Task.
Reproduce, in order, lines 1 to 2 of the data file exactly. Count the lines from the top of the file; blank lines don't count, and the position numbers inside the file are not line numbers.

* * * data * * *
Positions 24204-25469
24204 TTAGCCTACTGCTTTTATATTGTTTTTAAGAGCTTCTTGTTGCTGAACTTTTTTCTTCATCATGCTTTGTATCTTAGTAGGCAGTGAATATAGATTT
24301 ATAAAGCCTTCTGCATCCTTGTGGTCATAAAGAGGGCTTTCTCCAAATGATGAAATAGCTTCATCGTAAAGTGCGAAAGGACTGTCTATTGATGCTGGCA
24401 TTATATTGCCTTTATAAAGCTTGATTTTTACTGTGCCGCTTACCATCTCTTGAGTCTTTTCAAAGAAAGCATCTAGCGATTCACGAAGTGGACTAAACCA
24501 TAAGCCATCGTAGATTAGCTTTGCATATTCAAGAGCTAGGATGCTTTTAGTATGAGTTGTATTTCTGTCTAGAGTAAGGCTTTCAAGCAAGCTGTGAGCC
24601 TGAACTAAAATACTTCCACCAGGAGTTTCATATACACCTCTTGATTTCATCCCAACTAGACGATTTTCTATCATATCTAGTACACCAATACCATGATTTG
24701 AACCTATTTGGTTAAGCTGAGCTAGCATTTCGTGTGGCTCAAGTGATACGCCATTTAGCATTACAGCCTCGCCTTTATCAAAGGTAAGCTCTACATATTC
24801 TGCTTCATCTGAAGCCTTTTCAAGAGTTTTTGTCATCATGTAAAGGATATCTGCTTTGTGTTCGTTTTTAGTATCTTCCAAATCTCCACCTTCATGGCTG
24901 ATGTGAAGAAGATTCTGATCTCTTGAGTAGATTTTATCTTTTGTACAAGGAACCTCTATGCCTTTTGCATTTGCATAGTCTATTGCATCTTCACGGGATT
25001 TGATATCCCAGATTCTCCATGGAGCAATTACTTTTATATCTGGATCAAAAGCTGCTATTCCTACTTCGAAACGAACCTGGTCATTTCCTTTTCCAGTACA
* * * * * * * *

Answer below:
Positions 24204-25469
24204 TTAGCCTACTGCTTTTATATTGTTTTTAAGAGCTTCTTGTTGCTGAACTTTTTTCTTCATCATGCTTTGTATCTTAGTAGGCAGTGAATATAGATTT